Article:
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  • Dial Indicator Boxes

    I've recently been trying to 'class up' my
    measuring tools, and I've finally obtained
    some higher quality (USA made) dial indicators.

    My cheapo Chinese DI's came in styrofoam boxes, and I ended up making wooden boxes for them instead. When I got my new ones, I expected they'd already be in at least a decent plastic case. After all, my cheapo dial test indicator had one, as did every dial indicator I've ever bought (5), as well as my micrometers.

    No such luck. All came in cardboard boxes with plastic inserts to keep the DI from bouncing around. The boxes frankly seem worse than the foam ones the Chinese DI's came in.

    How are DI's supposed to be stored and protected while not in use, if not in a box?

    Just curious.

    Walt

  • #2
    One sugestion I can make is to pick up a cheap plastic case in the local sporting goods store or even in the local Wal Mart competitor and then use plactic foam to French fit the indicators. All of the good indicators I use at work, Starrett, B&S, Interapid etc all come with storage cases
    Forty plus years and I still have ten toes, ten fingers and both eyes. I must be doing something right.

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    • #3
      Most of the Starrett stuff I have came in cardboard boxes,seems like the leather clad metal cases are extra.They suck anyways so nothing lost.Mito comes in a fitted plastic/foam case thats not much better,but at least they don't sweat.Check your local mom and pop jewelry store for some fabric lined tin boxes,then fom fit some closed cell foam.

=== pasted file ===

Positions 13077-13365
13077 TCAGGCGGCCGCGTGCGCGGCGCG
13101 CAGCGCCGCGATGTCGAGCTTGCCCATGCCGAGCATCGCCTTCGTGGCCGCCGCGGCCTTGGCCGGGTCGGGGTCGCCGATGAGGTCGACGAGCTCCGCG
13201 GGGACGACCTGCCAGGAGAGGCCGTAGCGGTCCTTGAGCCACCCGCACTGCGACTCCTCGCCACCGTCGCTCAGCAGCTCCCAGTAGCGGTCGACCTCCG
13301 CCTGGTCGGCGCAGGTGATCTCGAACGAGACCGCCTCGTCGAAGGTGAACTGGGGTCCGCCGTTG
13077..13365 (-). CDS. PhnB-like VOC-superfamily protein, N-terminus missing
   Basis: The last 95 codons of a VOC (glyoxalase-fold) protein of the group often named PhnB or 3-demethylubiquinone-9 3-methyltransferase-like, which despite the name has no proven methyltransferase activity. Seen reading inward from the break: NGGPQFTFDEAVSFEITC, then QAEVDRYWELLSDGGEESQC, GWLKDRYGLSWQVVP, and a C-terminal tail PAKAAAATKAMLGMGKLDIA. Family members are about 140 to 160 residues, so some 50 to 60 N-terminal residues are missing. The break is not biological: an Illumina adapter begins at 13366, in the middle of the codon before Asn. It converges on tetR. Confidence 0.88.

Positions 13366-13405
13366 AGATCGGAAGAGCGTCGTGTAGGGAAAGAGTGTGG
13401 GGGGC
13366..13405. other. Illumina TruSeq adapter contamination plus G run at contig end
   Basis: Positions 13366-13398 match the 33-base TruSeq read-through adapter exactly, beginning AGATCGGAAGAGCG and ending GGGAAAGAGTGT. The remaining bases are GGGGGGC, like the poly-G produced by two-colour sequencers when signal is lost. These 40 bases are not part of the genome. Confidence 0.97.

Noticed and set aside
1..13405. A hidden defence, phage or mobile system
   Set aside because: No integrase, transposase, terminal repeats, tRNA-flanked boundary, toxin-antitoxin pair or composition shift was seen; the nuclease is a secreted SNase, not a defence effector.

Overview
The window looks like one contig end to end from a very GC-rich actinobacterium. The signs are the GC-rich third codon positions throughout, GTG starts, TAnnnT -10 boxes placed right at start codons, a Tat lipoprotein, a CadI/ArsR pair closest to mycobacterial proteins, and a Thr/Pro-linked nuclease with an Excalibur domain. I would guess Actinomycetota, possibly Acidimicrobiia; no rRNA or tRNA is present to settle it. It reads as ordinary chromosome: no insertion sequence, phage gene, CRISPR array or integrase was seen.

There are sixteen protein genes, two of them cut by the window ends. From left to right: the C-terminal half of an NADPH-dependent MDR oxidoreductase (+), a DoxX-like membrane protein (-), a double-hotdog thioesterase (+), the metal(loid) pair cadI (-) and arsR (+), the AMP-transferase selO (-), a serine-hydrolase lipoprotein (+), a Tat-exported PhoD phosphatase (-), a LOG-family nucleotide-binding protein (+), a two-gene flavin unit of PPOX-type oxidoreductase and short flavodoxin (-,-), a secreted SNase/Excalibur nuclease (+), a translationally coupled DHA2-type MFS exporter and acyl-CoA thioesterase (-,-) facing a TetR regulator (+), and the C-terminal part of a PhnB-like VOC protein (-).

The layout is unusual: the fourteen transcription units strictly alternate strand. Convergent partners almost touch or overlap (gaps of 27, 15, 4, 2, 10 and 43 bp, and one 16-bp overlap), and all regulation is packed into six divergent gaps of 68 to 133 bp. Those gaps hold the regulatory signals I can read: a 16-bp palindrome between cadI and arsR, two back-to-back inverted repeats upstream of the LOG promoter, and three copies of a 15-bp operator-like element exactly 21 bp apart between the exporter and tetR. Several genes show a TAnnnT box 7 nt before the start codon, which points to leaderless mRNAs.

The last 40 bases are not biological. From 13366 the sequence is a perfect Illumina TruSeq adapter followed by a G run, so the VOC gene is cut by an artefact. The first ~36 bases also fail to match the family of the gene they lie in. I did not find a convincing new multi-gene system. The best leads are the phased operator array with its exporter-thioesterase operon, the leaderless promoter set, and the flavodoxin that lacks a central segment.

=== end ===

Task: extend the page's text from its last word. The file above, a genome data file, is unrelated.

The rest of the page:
I just need one more tool,just one!

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      • #4
        DancingBear and wierdscience --

        I'd be a bit nervous about foam plastics. Years ago someone at the plant where I work lined several wooden precision tool cases with a black closed-cell foam that broke down chemically; the portions of the tools contacting the foam were both oxidized and deeply pitted, with perhaps a 1/4 inch halo of corrosion around the foam-contact areas. (The finish on the wood in contact with the foam was also chemically attacked.)

        I don't know what kind of foam plastic that was -- by the time I saw it, it looked like a crumbled wet suit material (Neoprene??) -- but it was vicious.

        John

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        • #5
          We get black/grey uro foam at work,it stands up to gasoline never had any problems,but I should have also mentioned there is still nothing that beats good old fashioned wood.
          I just need one more tool,just one!

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